Fresco Painting “The Creation of Adam” by Michelangelo Buonarotti

The universe of art is one of the most diverse aspects of human creation, presenting a whole new paradigm of people’s perception of the outer world. In fact, art is one of the most significant tools to envision an exquisite mindset and notions that could not be described with the help of any lexical interpretation. However, while every work of art bears its own semantic meaning and significance for the author, there are works the paramount importance of which exists beyond concepts of time and place, as they represent the transcendent meaning that lives within one’s conscience. Undoubtedly, a prime example of such a versatile art piece is Michelangelo Buonarotti’s “The Creation of Adam,” written at the beginning of the 16th century:

The Creation of Adam, fresco painting
Buonarotti, M. (1508-12). The Creation of Adam, fresco painting, Sistine Chapel.

The following art piece is a part of Buonarotti’s fundamental work of Sistine Chapel’s ceiling fresco painting, which is considered to be one of the major world masterpieces that are still interesting for both the observers and researchers. The painting itself consists of so many details that one needs to look at the piece with small breaks in order to grasp at least half of them. However, one of the most significant aspects of the painting itself concerns the anatomy preserved by the author and the timeframe of the work. Many modern researchers try to define how Buonarotti managed to depict the human body and anatomical features so precisely at times when science itself was not as advanced (Ashford & Tatem, 2020). When speaking of the author’s background that could lead to such an outcome, it should be mentioned that Buonarotti spent much time of his life studying human cadavers, being fascinated by the body’s structure and capabilities. As a result, most of his works were dedicated to the depiction of humans and the human torso in particular. Such an obsession has later led to completely new tendencies in the field of art.

Having been inspired by the aforementioned masterpiece, I was immediately captivated by the idea of depicting the elegance and tenderness of human hands, as the central part of the piece is the most magnetizing for me. However, during my sketching process, I paid less attention to the issue of anatomy as it is not one of my strongest sides. Instead, I emphasized the emotive part of the painting, trying to render the feelings associated with hands, so the lines of the drawing are rather mild and thin, trying to depict the emotion of safety and warmth.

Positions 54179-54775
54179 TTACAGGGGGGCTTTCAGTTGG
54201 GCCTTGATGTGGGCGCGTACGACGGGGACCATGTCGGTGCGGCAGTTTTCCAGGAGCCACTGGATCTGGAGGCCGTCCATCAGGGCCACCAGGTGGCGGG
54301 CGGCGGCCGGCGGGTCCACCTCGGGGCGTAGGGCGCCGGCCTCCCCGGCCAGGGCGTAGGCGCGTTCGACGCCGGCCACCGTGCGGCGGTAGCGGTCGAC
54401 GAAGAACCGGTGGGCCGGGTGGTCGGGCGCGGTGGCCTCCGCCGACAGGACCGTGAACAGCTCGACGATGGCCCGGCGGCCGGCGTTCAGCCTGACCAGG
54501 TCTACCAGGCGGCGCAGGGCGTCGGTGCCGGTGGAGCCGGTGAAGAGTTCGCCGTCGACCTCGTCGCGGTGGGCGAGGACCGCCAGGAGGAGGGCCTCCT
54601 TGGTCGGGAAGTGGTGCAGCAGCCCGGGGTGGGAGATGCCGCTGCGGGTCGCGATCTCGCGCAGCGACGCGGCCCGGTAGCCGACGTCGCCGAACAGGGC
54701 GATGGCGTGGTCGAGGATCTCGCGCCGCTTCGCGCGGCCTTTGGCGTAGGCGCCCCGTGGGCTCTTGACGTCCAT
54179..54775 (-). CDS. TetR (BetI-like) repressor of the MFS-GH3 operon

The connection between the works is rather relative, as I did not have the intention to render the variety of fundamental meanings in the painting, focusing plainly on my subconscious response to the art piece. Moreover, the impressions of the painting could never be the same due to the scope of work and their medium. “The Creation of Adam” is a part of an enormous fresco painting full of various settings, connotations, and color palettes, while my sketch is a pencil-drawn picture with a limited number of possible associations. Moreover, the scope of the work plays a significant role in the perception of the observer, as the monumentalism of Buonarotti’s painting leaves a completely different effect on the viewer, as people tend to remain influenced by that for a long time. Thus, taking everything into consideration, it might be concluded that the formal elements of the painting, along with the size and connotation, has a significant influence on one’s perception of art and personal creation intentions.


Ashford, J. W., & Tatem, S. B. (2020). Michelangelo’s Sistine Chapel Frescoes: communications about the brain. Neurocase, 26(5), 293-298.

The Creation of Adam. (2020). In Wikipedia [Image].